Hiroshi Matsuno received B.E. and M.E. in Electronics from Yamaguchi University in 1982 and 1984, respectively. He received the Ph.D. from Kyushu University in 1994. He is currently a professor in  Graduate School of Science and Engineering for Innovation, Yamaguchi University, Japan. After firstly applying hybrid Petri net to the modeling of gene regulatory network in 2000, he has been working on Petri net modeling  for cellular processes including signal transduction and metabolic network,  recently focusing on cell-cell interaction modeling of Drosophila and grobal  scale metabolic networks of E.coli. He is a member of Institute of Information Processing Society of Japan and Japanese Society for Bioinformatics.

Title of the talk: Petri nets for cellular process modeling.

Abstract: Petri nets have established its position as a formal method in systems biology, which are suitable for modeling the concurrent and asynchronous behaviors of cellular reactions. Depending on the biological phenomenon to be treated, different kinds of Petri nets, such as timed Petri nets, stochastic Petri nets, hybrid Petri nets, and colored Petri nets, are used to model cellular systems in single-cell as well as multi-cell levels. Petri nets provide a benefit to both of modelers and biologists, enabling them to share the same executable model owing to its graphical representation.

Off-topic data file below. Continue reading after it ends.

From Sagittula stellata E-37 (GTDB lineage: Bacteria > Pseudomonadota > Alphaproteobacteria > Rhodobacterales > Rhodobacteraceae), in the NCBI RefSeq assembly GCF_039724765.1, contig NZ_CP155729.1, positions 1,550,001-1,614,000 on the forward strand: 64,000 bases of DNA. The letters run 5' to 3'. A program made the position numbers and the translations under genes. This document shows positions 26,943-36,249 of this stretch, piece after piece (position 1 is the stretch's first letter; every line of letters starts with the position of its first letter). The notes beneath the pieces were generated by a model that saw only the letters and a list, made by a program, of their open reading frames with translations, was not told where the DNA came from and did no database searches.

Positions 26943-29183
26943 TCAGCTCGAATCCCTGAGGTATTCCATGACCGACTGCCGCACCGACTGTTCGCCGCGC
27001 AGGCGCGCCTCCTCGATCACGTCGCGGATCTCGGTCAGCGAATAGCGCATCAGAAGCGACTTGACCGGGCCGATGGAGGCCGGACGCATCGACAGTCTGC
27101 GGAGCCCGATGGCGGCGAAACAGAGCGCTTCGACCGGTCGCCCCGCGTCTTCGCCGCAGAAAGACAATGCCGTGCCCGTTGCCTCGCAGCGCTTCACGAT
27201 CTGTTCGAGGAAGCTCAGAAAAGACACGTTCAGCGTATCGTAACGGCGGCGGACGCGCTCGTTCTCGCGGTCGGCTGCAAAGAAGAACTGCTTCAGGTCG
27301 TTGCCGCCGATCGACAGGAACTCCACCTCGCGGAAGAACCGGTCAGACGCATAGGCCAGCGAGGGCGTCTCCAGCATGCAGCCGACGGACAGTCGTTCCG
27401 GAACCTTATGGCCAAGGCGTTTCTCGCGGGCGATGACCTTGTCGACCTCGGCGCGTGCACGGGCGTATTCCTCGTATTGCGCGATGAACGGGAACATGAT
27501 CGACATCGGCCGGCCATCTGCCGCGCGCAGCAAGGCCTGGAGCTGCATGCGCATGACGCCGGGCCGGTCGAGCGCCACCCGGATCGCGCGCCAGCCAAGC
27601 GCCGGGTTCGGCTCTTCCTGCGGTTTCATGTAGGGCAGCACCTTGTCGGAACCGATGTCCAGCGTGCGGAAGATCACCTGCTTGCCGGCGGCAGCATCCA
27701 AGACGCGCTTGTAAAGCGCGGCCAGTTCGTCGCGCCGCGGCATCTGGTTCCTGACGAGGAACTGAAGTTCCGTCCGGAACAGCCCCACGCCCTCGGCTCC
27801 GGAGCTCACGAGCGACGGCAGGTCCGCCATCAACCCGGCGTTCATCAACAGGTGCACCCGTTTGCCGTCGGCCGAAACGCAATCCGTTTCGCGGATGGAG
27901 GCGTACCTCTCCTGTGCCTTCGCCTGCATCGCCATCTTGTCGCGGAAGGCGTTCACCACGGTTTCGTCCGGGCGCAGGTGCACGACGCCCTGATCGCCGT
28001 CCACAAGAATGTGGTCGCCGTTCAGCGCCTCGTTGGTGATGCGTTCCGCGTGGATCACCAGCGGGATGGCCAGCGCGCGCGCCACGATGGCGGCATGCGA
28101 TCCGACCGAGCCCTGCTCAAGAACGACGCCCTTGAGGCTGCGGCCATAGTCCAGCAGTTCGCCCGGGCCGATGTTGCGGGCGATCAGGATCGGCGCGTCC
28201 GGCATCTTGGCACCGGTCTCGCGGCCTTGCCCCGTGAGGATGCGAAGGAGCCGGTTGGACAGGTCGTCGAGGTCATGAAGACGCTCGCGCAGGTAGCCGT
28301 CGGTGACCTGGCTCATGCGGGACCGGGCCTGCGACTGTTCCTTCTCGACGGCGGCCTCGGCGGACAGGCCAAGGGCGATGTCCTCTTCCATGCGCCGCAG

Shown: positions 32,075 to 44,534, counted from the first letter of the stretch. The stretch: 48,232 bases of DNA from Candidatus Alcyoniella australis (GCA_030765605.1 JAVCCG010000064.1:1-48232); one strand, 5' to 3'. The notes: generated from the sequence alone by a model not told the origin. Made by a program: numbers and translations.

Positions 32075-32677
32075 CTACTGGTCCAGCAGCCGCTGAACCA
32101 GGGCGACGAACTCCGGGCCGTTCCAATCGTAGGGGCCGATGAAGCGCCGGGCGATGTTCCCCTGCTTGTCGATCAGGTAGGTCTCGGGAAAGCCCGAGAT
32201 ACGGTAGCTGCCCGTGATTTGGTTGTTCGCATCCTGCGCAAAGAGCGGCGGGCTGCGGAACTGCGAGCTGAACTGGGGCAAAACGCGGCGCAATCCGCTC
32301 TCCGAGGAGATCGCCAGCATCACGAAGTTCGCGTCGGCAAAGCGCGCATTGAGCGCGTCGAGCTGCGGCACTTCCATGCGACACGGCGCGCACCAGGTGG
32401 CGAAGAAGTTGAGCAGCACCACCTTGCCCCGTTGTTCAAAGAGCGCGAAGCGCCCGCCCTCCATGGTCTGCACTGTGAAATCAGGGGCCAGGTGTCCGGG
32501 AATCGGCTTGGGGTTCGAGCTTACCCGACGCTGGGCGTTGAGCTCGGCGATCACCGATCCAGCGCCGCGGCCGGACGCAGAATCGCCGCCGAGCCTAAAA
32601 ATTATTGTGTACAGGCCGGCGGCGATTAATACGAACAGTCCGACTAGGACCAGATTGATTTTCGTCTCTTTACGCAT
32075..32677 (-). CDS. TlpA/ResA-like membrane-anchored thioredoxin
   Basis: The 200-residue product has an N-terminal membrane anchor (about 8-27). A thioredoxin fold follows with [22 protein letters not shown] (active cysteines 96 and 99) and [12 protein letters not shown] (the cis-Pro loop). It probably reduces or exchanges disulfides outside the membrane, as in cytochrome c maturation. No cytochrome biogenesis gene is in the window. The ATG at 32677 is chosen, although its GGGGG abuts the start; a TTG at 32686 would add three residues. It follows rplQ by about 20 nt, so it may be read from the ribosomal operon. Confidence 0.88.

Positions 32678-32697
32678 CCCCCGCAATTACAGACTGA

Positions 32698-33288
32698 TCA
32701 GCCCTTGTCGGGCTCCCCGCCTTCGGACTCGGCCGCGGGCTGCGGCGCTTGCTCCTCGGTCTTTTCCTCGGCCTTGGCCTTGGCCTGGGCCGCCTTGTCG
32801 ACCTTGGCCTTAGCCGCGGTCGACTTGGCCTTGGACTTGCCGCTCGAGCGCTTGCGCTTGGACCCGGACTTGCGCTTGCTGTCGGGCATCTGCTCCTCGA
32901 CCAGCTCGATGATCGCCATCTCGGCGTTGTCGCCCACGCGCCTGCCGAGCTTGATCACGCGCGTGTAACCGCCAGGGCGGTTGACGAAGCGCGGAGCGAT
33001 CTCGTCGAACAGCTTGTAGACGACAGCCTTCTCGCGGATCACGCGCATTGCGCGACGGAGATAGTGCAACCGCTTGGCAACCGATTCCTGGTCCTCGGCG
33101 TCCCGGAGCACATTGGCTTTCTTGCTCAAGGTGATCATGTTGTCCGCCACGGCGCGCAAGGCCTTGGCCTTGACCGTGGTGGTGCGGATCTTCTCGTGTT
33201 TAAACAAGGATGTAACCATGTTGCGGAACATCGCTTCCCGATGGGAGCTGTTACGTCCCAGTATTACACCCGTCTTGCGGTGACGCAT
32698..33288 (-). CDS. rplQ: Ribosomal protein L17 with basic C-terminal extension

Petri nets have been applied to the modeling of intracellular reactions including metabolism, signal transduction and gene expression as well as the modeling of intercellular reactions such as diffusion, colony growth, and pattern formation. These models were simulated by Petri net tools specifically developed for cellular process computations, succeeded in presenting hypothetical insights into systematic behavior of cellular reactions. In this talk, I will present the latest achievements of Petri net modeling in cellular processes with referring to the history of Petri net modeling in systems biology.

Nathalie Théret